I also think the problem is trusting someone who has a proven track record of being untrustworthy.

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Response to Gregorian (Reply #3)

Mon Mar 21, 2016, 11:40 AM

4. That was polite.

Yes, he's for $15. I disagree that asking for $15 would necessarily end up with a better number than $12. The flip side is that by asking for $15, which is higher than even many liberal economists think is sustainable nationwide, might kill the whole idea before it even got started.

Of course, the $12 that Clinton is for is a huge increase from the status quo, and would represent the highest minimum wage ever, after adjusting for inflation. And this is one of many examples of how the OP's argument, that Clinton is in favor of class warfare of the rich against the poor, is absurd. Sure, you can argue that $15 is a better number, or a better negotiation point, but that doesn't come anywhere near to justifying the accusation that she's against the working class.

It's also absurd to suggest that Hillary has "essentially taken away from workers." In addition to wanting to raise the minimum wage and increase taxes on the wealthy, she's been a strong supporter of organized labor, for example pushing for the Employee Free Choice Act as Senator and now again as presidential candidate. And, like I said, most unions in the country are supporting her. I think they know a thing or two about who stands with workers.

Thanks for the listening and reading recommendations, but I assure you that I am also very well informed on these issues. In my last post I mentioned Bernie's claim that his policies would create a decade of 5.3% GDP growth. We haven't had 10-year average growth that high at anytime since WW2, and that's during a period during which the demographic trends were much more favorable. Likewise, his estimates of health care savings under single payer have been widely panned by experts by being grossly optimistic. In fact, his even released numbers claiming he would save more on prescription drugs than the total amount spent on drugs in the US. When this was pointed out, he changed the number to something slightly lower, but still well outside the realm of possibility.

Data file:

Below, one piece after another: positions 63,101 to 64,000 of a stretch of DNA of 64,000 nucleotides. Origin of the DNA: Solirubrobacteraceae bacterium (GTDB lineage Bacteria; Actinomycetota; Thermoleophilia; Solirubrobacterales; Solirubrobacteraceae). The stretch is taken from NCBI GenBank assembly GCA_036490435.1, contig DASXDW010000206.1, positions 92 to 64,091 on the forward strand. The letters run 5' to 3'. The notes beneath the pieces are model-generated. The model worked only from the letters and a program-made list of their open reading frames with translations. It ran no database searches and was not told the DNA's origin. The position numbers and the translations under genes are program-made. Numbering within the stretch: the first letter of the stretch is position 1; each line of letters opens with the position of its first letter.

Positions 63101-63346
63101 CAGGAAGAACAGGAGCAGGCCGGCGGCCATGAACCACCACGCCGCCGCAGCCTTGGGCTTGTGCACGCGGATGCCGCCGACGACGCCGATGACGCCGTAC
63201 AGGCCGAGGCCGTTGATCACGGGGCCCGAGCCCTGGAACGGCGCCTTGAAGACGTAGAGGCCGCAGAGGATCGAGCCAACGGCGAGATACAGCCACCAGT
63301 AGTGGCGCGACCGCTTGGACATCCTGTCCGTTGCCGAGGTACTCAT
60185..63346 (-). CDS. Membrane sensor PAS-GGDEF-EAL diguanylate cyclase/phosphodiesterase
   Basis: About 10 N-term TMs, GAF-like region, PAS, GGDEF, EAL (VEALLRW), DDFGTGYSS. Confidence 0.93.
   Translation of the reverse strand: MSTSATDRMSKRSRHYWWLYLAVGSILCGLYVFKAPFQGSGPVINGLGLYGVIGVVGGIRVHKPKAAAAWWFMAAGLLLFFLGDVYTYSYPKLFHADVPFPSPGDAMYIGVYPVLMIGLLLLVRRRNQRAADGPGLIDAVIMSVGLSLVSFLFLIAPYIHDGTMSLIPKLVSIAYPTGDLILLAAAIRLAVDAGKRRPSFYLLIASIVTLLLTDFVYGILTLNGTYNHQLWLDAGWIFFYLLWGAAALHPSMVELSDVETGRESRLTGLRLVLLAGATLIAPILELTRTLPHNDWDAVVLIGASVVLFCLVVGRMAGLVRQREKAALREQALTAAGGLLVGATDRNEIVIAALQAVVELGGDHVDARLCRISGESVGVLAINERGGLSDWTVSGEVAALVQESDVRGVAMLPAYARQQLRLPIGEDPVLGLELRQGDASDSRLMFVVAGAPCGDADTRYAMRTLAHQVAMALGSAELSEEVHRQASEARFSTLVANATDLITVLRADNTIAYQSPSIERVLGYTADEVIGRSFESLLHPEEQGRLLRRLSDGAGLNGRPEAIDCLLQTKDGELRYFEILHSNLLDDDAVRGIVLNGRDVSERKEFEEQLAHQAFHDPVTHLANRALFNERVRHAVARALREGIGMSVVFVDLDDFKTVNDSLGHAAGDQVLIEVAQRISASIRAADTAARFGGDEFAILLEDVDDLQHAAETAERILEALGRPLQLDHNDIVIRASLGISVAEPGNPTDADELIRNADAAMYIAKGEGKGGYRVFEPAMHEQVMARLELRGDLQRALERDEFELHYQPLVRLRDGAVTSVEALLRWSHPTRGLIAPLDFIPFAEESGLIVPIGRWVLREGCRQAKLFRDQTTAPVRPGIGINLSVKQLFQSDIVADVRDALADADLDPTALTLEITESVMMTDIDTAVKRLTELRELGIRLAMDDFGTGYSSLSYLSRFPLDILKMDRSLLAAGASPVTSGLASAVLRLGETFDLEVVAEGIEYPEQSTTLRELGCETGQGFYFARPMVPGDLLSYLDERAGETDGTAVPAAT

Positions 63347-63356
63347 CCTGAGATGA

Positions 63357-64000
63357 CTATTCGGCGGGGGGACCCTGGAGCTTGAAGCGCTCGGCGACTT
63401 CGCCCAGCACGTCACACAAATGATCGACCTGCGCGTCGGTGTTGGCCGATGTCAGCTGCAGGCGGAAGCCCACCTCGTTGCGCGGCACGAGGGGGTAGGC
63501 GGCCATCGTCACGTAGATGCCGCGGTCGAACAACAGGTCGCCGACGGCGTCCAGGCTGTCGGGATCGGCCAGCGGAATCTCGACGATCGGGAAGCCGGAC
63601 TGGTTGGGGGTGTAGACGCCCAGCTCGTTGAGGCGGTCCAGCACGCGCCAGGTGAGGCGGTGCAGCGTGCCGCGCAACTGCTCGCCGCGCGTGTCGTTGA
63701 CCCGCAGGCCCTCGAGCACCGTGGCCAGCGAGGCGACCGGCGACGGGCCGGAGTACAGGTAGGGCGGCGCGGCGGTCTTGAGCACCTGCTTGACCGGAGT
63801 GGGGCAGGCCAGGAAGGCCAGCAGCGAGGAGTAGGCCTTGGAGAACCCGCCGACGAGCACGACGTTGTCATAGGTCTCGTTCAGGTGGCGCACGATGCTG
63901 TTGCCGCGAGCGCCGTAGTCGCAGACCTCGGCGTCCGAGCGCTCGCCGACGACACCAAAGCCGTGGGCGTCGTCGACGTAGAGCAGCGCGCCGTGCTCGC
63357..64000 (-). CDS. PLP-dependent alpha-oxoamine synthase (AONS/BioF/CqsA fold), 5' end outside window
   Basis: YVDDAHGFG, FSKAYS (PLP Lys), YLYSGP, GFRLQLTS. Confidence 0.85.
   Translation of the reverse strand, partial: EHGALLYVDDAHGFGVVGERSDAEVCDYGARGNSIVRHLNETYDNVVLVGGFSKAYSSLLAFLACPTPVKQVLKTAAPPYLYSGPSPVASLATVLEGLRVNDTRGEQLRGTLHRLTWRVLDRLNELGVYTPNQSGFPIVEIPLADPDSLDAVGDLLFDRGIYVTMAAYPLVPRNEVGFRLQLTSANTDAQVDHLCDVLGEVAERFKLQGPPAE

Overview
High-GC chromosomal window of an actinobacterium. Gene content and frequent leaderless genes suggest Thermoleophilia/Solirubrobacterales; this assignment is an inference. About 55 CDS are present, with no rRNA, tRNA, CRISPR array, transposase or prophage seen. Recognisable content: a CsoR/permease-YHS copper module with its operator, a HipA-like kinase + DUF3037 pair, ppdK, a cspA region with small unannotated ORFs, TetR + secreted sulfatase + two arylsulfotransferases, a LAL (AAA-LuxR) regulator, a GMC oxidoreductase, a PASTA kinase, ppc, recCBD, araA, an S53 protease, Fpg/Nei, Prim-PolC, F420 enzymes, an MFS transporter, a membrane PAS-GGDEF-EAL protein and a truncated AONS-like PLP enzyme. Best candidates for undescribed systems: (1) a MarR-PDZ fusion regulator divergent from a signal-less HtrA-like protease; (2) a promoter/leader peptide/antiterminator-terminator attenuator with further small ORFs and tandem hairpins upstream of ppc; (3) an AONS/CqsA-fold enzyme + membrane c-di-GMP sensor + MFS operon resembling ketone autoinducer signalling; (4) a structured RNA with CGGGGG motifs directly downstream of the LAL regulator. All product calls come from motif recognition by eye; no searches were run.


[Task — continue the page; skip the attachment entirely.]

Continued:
Bernie is bring up important issues that need to be discussed more. But when it comes to actual policies, Hillary is the stronger candidate.

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Response to DanTex (Reply #4)

Mon Mar 21, 2016, 01:44 PM

9. I tend to look at the bigger picture.

It's one of my faults and yet one of my strengths. I don't spend much time on details. But I do pay attention to bigger pictures, and to philosophies.

I think it's true that $12/hour is an increase that would be meaningful. We've already shown that $15/hr is not exhibiting problems in the places where it is now the standard. But assuming we ended up with $10/hr, it doesn't seem so significant. What I've seen is that very much like the article that came out condemning Bernie's economic plan, economists are also affected by politics. 170 progressive economists signed together to support Bernie's plans. Then a group came out against it, except that they were found to be fraudulent. Even the economists have to be weeded out for the truth.